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Otolaryngol Head Neck Surg. 2001 Apr;124(4):433-5.

Node counts in neck dissection: are they useful in outcomes research?

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  • 1Department of Otolaryngology--Head and Neck Surgery, Thomas Jefferson University Hospital, Philadelphia, PA 19107, USA.



We studied the unilateral nodal yields for procedures reported as standard or modified radical neck dissection (RND) to determine their applicability in outcomes research.


We analyzed the unilateral nodal yields for all procedures reported as RND for carcinoma of the oral cavity, pharynx, and larynx at our institution from 1985 to 1997 (n = 64, no prior treatment). These included both standard and modified techniques, encompassing levels I through V of the neck. Each side of a bilateral RND was treated as a separate case. This sample was compared with a similar population from the National Cancer Institute's Surveillance, Epidemiology, and End-Results (SEER) registry. Nodal yield was obtained for RND alone and for unspecified neck dissection with primary excision for the same diseases and time period (n = 1499).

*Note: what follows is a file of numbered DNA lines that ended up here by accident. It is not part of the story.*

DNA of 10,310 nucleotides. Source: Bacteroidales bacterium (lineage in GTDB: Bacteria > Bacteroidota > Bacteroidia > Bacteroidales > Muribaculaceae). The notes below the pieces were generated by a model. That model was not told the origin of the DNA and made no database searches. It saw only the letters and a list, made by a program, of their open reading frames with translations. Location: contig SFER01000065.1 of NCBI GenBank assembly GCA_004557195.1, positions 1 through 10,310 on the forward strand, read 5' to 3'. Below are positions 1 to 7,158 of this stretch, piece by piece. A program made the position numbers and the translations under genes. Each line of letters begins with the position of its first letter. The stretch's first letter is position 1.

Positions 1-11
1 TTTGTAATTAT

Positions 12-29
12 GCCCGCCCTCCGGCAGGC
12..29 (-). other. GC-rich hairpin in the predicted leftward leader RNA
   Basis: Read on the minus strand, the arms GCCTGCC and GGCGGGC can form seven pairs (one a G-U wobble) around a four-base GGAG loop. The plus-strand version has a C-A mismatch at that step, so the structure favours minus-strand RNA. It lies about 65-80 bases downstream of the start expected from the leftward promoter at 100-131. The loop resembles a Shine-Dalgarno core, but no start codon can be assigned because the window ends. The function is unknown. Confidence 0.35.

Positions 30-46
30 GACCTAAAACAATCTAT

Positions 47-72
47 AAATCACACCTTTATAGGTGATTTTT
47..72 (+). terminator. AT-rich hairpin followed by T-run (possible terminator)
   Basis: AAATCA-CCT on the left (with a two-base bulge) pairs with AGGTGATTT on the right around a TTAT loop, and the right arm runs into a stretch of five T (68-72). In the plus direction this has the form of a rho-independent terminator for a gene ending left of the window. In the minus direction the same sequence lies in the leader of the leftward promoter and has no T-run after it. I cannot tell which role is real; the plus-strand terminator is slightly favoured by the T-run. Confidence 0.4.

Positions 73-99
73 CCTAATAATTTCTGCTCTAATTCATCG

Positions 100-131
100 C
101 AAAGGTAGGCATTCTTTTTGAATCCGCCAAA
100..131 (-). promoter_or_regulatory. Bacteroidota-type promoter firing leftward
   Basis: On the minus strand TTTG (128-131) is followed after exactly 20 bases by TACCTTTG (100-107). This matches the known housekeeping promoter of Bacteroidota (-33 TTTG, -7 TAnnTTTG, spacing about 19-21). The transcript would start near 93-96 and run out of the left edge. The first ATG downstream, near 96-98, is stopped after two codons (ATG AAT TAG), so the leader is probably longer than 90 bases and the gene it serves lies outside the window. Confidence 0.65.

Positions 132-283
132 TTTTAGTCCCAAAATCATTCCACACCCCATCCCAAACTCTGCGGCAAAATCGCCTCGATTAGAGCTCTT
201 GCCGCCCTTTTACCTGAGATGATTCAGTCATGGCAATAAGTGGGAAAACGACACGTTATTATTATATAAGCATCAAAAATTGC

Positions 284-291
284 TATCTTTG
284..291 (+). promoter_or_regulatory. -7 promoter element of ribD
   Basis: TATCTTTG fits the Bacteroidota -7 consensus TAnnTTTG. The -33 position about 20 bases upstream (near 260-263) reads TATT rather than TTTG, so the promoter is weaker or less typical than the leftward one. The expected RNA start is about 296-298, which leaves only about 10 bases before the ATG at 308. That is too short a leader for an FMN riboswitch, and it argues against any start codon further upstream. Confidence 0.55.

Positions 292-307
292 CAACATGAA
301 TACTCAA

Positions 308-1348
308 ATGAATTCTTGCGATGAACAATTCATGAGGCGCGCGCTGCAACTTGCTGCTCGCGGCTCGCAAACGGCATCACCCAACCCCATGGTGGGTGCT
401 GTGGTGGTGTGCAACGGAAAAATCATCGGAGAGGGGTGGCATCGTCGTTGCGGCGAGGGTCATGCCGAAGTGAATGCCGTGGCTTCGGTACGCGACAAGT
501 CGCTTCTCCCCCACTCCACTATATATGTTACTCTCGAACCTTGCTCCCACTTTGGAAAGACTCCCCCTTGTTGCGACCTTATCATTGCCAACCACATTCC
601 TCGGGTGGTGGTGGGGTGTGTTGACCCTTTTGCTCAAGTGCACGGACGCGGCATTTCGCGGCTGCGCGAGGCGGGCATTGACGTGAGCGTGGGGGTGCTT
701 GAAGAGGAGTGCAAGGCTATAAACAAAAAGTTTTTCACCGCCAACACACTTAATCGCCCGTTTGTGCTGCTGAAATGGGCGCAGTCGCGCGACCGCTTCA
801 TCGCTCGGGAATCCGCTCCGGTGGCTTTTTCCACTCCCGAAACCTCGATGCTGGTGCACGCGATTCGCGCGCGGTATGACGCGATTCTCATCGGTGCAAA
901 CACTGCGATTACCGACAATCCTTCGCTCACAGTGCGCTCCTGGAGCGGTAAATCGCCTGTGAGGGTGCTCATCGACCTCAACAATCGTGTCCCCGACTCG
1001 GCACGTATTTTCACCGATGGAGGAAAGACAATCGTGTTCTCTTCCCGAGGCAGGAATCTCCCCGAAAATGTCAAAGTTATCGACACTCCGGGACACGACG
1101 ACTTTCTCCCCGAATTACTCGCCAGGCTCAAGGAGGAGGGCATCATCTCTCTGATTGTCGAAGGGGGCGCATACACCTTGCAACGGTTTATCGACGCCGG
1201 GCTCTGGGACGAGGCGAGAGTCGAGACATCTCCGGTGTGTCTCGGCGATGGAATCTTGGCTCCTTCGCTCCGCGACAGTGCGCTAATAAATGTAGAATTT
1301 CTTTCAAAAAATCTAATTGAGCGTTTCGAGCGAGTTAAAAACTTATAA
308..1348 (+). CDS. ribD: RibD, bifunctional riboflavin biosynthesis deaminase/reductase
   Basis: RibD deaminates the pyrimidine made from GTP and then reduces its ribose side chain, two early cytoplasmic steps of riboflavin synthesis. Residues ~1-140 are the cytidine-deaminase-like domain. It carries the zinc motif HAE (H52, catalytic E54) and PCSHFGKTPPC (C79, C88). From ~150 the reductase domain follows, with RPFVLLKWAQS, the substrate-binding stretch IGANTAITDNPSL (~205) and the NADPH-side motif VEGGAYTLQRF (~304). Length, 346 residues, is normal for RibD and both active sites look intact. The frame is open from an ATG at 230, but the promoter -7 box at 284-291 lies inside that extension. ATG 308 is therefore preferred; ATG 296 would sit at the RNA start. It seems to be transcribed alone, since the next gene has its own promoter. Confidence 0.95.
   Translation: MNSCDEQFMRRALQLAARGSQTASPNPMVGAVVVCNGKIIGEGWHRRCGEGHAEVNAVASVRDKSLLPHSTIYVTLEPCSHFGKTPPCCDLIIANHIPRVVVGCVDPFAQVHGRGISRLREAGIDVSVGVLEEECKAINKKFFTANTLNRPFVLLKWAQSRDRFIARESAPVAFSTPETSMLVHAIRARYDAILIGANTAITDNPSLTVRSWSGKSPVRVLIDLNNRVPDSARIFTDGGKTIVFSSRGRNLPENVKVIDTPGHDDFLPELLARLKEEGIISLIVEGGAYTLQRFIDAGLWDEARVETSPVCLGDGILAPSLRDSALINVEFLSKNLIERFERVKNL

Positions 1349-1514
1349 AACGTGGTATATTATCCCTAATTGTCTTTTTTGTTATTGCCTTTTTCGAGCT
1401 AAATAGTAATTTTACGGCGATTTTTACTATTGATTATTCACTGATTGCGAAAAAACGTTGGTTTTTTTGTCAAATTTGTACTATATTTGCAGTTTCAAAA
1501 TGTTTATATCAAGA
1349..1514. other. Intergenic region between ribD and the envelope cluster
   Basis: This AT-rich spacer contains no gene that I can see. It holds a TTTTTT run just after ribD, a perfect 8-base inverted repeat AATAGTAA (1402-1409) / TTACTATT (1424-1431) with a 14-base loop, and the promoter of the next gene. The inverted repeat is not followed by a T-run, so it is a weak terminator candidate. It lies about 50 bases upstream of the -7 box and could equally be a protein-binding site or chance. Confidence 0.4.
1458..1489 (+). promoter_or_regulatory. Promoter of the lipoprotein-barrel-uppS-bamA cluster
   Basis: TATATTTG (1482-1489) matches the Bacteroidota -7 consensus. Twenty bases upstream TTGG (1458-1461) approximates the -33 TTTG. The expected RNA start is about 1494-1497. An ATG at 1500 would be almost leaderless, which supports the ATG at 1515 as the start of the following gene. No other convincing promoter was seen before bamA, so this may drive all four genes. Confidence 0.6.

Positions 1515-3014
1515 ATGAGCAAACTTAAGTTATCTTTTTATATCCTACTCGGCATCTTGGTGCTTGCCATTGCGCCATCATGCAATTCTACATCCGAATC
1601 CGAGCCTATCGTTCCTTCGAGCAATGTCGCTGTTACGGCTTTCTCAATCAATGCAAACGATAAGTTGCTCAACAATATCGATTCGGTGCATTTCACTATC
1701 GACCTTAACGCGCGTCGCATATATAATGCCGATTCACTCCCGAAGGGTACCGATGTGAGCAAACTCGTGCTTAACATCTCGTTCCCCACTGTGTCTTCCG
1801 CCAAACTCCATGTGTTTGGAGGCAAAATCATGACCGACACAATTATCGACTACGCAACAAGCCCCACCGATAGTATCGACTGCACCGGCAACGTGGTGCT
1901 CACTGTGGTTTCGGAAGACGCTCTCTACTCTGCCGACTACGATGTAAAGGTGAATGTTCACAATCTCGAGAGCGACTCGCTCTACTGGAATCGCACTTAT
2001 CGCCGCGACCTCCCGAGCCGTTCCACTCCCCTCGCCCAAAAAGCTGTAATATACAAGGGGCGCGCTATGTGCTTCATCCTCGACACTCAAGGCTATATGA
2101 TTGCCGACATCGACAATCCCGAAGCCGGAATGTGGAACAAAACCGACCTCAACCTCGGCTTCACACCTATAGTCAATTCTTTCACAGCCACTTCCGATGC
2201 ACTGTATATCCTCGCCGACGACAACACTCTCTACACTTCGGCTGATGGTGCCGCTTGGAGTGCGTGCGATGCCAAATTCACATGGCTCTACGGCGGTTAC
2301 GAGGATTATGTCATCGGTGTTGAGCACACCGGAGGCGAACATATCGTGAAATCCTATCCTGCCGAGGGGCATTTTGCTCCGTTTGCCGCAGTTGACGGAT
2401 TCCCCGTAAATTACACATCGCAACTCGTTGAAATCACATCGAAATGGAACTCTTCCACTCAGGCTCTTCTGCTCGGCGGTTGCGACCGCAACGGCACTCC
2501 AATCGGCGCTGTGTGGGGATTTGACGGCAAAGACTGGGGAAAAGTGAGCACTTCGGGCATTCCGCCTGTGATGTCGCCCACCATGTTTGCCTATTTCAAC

The mean nodal yield from 64 RND was 30 vs 27 in the SEER data. The standard deviation was 14.7 compared with 17.2 in the SEER data. Values ranged from 7 to 66 nodes whereas the SEER range was from 1 to 97 nodes. Although the SEER data contain nodal yields from regional or selective neck dissection, we corroborate our findings of large variance in nodal yield from our RND sample.


Large variance in nodal yields from RND may have undefined effects on quality of life, cure rate, and survival. Until correlation of nodal yields with outcomes is examined, we cannot know how to relate RND to outcomes.

[PubMed - indexed for MEDLINE]
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